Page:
Galveston, then Texas’ largest city, had come to a standstill. “All business was suspended and clerk and proprietor, minion and millionaire, politicians and pealer stood out in the streets staring steadily through their smoked glass,” a reporter for the Galveston News wrote in describing one of the island city’s biggest events to that point in its history not involving weather or war. Soon, people would be treated to a total solar eclipse.
The newspaper practice of putting major news on page one had not become standard by the late 1870s, so the News carried its coverage of the astronomical event of July 29, 1878 on page four.
“Yesterday forenoon the price of broken glass took a rapid rise,” the News’ story began, “as people were busy smoking small and large pieces through which to view the predicted eclipse.”
Obviously, scientists and the medical community knew it was dangerous to look directly at the sun, but the repeated warnings that went with coverage of Texas’ most recent eclipse were absent from the 19th century reporting. And the mass production and sale of special eclipse glasses would be a 20th and 21st century development. In 1878, the only way to safely view the eclipse was through smoked glass or to have specially coated optics.
The sky over the coastal city clouded up about 1 p.m. and it started raining. That worried the U.S. Army Corps of Engineers officers planning to observe the eclipse and make measurements, but the shower moved on and the sky cleared.
At 3 p.m., a News reporter joined others on top of the M.W. Shaw and Brothers building on the Strand, presumably one of the city’s taller structures. There, the unnamed journalist continued, “a fine telescope and transit had been placed in hands that were familiar with their use.”
The celestial show began at 3:30:43 p.m. and continued until 5:34:32 p.m., or for 2 hours, 3 minutes and 47 seconds.
“When the eclipse reached its maximum, the general appearance of the city was that of a moonlight night,” the reporter wrote. “Chickens went to roost, ducks stood on one leg and looked sad, and the feline population crooked their hairy backs and sang their moonlight serenades with all the fabled sweetness and variations.”
Outside the Cotton Exchange, “a number of the Strand brotherhood assembled with their astronomical instruments, which were much the same as those used by the broken glass school,” the journalist went on. What the reporter wrote next is tragic if true:
“One gentleman lent his large magnifying glass to his neighbor, who, after a futile attempt to see the sun’s disc, went around the streets as blind as a bat.” Indeed, if that man had looked at the sun through an uncoated magnifying glass, his retina had probably been badly burned.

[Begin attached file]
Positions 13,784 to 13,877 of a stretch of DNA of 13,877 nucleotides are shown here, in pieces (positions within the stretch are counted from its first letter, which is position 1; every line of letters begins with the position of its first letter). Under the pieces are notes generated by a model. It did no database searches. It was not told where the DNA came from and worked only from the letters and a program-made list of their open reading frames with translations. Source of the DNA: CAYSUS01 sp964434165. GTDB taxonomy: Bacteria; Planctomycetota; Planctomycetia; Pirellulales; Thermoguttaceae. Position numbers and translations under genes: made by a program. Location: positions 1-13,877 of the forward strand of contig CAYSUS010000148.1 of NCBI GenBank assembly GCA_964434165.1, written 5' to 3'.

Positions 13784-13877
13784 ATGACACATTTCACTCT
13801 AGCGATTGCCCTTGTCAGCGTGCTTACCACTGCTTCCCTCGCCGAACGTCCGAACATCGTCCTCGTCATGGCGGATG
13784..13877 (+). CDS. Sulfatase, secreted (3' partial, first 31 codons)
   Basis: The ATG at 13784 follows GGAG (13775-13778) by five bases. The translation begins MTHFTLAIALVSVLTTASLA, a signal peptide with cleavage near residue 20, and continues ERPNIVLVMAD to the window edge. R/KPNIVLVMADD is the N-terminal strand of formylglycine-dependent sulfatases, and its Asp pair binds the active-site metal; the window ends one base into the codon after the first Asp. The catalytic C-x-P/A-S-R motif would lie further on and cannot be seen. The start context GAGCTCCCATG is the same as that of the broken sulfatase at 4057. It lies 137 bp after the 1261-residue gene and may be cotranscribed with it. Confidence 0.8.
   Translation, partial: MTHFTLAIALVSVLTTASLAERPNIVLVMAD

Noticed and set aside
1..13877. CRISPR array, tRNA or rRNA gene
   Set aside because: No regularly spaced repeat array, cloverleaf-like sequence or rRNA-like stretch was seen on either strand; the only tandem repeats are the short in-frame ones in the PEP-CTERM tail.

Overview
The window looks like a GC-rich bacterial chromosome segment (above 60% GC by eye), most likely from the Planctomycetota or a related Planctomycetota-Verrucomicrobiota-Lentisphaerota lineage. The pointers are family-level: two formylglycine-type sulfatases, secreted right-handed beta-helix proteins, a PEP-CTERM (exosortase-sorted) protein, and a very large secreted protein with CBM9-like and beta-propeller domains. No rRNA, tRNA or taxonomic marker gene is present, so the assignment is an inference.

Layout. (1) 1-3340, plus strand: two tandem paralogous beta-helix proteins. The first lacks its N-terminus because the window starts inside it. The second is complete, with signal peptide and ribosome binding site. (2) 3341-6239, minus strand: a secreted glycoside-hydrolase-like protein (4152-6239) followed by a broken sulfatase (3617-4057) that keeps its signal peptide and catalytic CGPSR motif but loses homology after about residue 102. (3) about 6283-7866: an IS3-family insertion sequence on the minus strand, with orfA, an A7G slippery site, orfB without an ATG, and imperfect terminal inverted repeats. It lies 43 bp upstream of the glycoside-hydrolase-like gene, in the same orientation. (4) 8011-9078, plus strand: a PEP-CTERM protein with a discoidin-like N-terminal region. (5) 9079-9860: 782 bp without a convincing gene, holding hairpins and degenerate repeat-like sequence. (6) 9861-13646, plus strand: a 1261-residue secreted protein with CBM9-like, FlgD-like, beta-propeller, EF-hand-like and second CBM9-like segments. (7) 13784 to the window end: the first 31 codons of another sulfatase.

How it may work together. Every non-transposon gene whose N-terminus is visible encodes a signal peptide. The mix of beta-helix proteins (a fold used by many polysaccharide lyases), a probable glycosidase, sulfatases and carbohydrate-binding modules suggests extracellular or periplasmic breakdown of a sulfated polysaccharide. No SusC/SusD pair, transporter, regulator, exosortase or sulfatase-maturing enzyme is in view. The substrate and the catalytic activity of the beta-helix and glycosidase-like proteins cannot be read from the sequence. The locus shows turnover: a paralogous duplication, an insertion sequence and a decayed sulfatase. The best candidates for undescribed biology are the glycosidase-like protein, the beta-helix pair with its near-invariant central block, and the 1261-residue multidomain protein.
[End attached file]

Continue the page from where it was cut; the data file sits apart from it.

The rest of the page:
While the News offered local reporting on the eclipse, it had relied on reprinting a long story from the Chicago Times in advance of the event. That piece explained what would be happening and in describing the predicted route of totality, noted “a batch of unknown towns in south and east Texas” would see the full eclipse as the shadow passed through Colorado, Indian Territory and then into the Lone Star State.
While people in 1878 reacted to the eclipse with the same level of awe people most modern Texans experienced in seeing the most recent eclipse, some of the 19th century Galvestonians “saw” more in the phenomenon than the passing of the moon across the sun.
“Occasionally an oracle would appear and call the people’s attention to some feature of the eclipse, and deduce there from theories more extravagant than ingenious,” the News reporter wrote, “to show that [Oran] Roberts would be the next governor [he would be], that the cotton crop would be as free of worms as a six-year-old child [huh?], that quarantine [against yellow fever] was a farce [it was not], or that etc., etc. etc.”
It’s hard to believe that anyone capable of reading or mental comprehension did not know this week’s eclipse would be happening, but that was not the case in 1878.
“According to a letter received from Liberty, the recent eclipse of the sun was a scene of no little fun, independent of the satisfactory totality which lasted one minute and a half minutes at that place,” the News reported.
In Buchanan, a small community in Johnson County, a man who had not known of the coming astronomical show thought the end of the world had come when it started getting dark. He killed his child and himself. “He had always been regarded as a fanatic on the subject of religion,” the Austin Daily Statesman reported on August 8, “but was an industrious, sober [person].”
On August 3, the Galveston newspaper noted, “Some ascribe yesterday’s bad weather to the eclipse.”
On the same page, the News reported that a man named F.B. Bailey, a photographer from Palestine in East Texas had sent the newspaper a photograph he had taken of the eclipse during totality along with a post-totality image. “The first one gives a distinct view of the corona, or luminous nebula enveloping the sun,” the newspaper said. The second view, taken 10 minutes after the first, showed the crescent of the sun.